Yes, MLR E-5 DOES have to be in effect for that round to be used. Note - it MAY be "in effect" only for certain holes.

 

But no need for a provisional ? Suppose the player hits a low slice line drive that barely gets in the air and it's roughly 80 yards off the tee and way right into all sorts of trees. Or possibly OB.

 

I can pretty much guarantee you most players WILL hit a provisional in that case.

 

But the player isn't required to use E-5. He can still go search and, if not found, take S&D instead of using E-5. Or, before going to search, hit a provisional - in which case only the (last) provisional can be used for E-5, NOT the original.

 

If he hits 1 or more provisionals, the original/previous ball's estimated location can NOT be used. He must use the LAST one of the provisionals for any E-5 drops.

 

Also note the ball need not be dropped in the fairway. There is a rather large relief area for this MLR.

 

I think I've got this correct. 🙃

 

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8 hours ago, nsxguy said:

 

 

 

But the player isn't required to use E-5. He can still go search and, if not found, take S&D instead of using E-5. Or, before going to search, hit a provisional - in which case only the (last) provisional can be used for E-5, NOT the original.

 

If he hits 1 or more provisionals, the original/previous ball's estimated location can NOT be used. He must use the LAST one of the provisionals for any E-5 drops.

 

 

I am a little puzzled with this but not saying you're wrong.

 

The words in E-5 say 

 

a. Ball Reference Point: The point where the original ball is estimated to have: ..........

 

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13 hours ago, Augster said:

You do know that players can take an unplayable ball penalty for a ball that is clearly playable, right? What about the integrity of the game?

 

If the game is played by the Rules, it is played correctly. E-5 is an MLR. As said above, if you don’t like it, don’t use it.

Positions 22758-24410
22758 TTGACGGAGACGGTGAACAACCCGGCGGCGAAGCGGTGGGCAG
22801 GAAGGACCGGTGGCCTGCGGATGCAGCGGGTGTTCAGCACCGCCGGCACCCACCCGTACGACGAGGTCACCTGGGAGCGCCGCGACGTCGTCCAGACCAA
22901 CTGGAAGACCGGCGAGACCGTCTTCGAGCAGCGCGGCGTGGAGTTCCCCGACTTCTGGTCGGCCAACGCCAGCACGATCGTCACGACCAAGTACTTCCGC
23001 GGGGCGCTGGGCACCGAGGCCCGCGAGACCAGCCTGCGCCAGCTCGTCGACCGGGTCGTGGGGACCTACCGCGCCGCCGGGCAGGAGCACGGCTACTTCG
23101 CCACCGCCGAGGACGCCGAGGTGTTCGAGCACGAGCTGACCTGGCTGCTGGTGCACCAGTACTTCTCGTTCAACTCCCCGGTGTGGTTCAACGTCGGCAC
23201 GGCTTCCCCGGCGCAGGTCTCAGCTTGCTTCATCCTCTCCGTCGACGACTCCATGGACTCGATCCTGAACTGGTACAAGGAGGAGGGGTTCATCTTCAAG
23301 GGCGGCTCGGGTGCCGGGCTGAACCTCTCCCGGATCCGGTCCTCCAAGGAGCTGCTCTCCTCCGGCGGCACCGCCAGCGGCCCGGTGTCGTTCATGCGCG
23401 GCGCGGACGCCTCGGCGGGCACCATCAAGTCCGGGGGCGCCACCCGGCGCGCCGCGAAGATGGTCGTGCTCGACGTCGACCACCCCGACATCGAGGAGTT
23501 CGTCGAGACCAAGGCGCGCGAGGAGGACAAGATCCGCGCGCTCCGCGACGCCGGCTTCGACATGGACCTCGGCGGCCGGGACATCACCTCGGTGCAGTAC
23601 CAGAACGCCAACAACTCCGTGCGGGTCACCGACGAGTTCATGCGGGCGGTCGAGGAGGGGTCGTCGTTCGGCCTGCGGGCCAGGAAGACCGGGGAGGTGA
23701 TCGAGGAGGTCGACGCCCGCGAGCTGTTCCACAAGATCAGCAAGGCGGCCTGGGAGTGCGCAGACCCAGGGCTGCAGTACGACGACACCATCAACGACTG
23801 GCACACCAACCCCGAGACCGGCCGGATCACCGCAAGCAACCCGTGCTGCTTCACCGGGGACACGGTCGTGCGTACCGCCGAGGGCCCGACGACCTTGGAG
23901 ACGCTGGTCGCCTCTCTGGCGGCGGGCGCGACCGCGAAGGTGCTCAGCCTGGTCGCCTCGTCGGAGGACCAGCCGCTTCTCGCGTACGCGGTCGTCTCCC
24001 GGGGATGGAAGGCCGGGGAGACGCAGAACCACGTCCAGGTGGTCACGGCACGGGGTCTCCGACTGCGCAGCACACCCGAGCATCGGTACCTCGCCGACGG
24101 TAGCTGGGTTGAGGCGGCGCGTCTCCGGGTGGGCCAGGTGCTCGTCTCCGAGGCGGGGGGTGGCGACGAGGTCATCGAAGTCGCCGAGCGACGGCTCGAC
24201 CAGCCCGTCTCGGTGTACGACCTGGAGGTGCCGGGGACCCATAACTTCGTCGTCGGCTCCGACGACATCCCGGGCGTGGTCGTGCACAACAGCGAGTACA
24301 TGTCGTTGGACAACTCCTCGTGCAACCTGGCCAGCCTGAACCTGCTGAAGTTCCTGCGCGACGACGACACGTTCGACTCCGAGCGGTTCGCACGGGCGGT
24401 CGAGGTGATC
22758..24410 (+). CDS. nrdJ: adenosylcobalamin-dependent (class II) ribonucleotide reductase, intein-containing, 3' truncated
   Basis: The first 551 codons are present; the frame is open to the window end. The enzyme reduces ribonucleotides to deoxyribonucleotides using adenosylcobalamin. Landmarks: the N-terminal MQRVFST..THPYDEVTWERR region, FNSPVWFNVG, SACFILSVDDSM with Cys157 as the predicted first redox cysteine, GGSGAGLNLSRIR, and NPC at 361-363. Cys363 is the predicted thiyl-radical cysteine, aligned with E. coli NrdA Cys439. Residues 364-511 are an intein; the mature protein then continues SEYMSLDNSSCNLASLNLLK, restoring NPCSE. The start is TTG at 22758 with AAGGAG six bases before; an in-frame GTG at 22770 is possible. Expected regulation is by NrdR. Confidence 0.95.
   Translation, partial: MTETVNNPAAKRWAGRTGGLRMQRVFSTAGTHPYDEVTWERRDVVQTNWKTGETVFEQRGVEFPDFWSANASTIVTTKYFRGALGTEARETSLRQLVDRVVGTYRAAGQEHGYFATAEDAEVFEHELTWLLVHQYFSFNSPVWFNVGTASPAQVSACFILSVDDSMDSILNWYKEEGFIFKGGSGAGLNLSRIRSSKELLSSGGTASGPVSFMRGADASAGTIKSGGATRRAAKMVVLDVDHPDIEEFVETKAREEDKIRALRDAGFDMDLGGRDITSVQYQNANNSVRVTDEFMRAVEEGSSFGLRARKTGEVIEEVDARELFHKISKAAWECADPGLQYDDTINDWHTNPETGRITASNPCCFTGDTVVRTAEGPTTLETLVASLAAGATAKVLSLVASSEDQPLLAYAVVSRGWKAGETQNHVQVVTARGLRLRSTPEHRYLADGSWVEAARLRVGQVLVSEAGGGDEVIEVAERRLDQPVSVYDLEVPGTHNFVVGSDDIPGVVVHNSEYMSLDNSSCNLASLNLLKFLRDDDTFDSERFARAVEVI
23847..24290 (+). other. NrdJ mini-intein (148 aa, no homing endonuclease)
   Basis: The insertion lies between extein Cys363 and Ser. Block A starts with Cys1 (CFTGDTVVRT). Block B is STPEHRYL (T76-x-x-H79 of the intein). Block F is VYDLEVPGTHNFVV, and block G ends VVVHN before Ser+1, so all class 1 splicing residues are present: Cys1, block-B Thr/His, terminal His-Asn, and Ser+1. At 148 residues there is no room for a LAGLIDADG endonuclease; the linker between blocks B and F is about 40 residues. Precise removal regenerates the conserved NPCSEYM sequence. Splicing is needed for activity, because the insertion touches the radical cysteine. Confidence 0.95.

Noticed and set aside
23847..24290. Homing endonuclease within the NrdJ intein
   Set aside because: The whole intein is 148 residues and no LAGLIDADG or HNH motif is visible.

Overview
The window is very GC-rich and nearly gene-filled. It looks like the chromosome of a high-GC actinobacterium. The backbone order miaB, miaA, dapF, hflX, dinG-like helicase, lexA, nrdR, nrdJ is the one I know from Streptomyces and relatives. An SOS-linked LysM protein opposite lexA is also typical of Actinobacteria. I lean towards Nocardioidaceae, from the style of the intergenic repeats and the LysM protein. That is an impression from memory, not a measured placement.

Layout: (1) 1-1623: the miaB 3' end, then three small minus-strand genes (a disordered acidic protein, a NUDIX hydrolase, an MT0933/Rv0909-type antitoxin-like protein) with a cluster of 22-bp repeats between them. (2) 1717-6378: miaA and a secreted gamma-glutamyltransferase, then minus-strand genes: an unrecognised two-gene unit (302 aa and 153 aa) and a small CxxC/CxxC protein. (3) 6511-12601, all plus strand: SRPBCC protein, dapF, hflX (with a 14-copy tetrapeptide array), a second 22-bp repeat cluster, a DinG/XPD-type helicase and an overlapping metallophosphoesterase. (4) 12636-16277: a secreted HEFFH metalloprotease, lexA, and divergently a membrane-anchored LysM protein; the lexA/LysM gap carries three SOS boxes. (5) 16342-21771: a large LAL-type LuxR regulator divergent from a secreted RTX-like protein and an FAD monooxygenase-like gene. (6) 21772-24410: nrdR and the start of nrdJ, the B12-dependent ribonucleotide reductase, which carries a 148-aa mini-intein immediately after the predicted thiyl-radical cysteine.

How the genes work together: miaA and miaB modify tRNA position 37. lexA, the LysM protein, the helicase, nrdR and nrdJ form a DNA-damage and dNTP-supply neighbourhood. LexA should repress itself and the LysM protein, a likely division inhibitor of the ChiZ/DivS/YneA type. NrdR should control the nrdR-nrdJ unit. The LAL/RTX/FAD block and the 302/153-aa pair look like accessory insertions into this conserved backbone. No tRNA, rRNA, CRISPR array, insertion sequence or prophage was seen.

Well in that case a player is choosing to take a penalty stroke (negative effect on score) rather than playing their ball, so whatever advantage they get from declaring their ball unplayable is balanced by the fact that they're taking a penalty. 

 

In this case a player just hit a ball OB. They're taking what is close the best possible result (hitting a provisional that finds the fairway) and lies 3) to avoid any other worse result with their provisional (duffing it, slicing it into rough, hitting it OB, hitting it into a PA, etc). 

 

13 hours ago, bluedot said:

I take your point, but E5 either is or is not in effect.  You are advocating a middle ground that may be noble, but isn’t really workable.

 

Agreed. There is no way to police it. It's not workable to restrict a player from taking E-5 automatically. I still don't like it. And thus personally I don't take it "automatically"--I only take it when my ball has been unexpectedly lost or found OB. I hit provisional(s) if I'm relatively sure after the offending strike that my ball is or might be OB. 

 

12 hours ago, GoGoErky said:

I may be wrong but the rule has to be in effect for the player to use it and not just randomly pick when to use it.